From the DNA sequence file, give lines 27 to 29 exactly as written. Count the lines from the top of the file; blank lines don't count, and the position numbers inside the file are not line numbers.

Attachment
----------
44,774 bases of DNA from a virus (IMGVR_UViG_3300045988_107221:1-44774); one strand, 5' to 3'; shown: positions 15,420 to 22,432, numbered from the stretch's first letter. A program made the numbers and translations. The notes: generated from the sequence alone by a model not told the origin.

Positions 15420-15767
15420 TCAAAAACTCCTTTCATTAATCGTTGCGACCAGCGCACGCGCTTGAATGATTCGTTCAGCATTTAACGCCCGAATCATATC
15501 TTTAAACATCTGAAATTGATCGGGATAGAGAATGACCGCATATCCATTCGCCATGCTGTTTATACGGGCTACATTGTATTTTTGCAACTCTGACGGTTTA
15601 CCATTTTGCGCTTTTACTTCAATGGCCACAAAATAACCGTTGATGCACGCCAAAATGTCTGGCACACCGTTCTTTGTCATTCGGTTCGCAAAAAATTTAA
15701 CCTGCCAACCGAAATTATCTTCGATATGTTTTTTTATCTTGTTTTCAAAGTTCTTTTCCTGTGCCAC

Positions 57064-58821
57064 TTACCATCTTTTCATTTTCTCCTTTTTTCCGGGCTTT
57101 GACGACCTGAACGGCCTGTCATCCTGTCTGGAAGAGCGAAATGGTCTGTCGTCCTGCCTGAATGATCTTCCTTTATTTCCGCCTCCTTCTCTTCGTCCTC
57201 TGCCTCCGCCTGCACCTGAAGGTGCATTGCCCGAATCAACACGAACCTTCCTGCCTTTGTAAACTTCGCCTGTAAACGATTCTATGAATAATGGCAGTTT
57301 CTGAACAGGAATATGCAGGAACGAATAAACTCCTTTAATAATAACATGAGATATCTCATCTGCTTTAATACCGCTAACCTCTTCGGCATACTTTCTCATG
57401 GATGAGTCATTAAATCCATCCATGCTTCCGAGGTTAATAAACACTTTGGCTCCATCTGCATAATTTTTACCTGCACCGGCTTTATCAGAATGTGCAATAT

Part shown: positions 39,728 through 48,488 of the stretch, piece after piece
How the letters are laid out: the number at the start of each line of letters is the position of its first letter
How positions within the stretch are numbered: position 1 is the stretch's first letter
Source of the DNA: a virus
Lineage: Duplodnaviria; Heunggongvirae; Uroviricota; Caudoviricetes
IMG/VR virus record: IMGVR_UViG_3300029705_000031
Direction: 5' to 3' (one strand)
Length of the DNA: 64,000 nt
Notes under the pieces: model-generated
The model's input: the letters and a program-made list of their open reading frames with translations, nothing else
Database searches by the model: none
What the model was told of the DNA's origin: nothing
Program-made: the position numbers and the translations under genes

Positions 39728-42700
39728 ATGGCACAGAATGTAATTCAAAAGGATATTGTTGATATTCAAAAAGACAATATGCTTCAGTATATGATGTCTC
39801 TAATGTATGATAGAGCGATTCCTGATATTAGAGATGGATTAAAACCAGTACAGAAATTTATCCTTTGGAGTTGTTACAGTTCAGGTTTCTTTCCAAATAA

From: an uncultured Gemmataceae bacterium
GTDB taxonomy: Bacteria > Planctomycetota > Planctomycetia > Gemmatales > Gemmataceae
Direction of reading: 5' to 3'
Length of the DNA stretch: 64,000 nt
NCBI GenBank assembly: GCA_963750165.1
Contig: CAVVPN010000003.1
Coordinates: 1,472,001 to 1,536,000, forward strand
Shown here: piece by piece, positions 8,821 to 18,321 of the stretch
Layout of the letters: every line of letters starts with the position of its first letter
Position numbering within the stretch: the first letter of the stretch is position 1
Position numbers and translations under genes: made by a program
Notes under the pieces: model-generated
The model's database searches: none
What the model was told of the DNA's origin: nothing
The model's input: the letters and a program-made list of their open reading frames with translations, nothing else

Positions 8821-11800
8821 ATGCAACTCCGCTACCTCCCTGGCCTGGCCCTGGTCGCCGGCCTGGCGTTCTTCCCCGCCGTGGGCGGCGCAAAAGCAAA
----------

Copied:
39728 ATGGCACAGAATGTAATTCAAAAGGATATTGTTGATATTCAAAAAGACAATATGCTTCAGTATATGATGTCTC
39801 TAATGTATGATAGAGCGATTCCTGATATTAGAGATGGATTAAAACCAGTACAGAAATTTATCCTTTGGAGTTGTTACAGTTCAGGTTTCTTTCCAAATAA

From: an uncultured Gemmataceae bacterium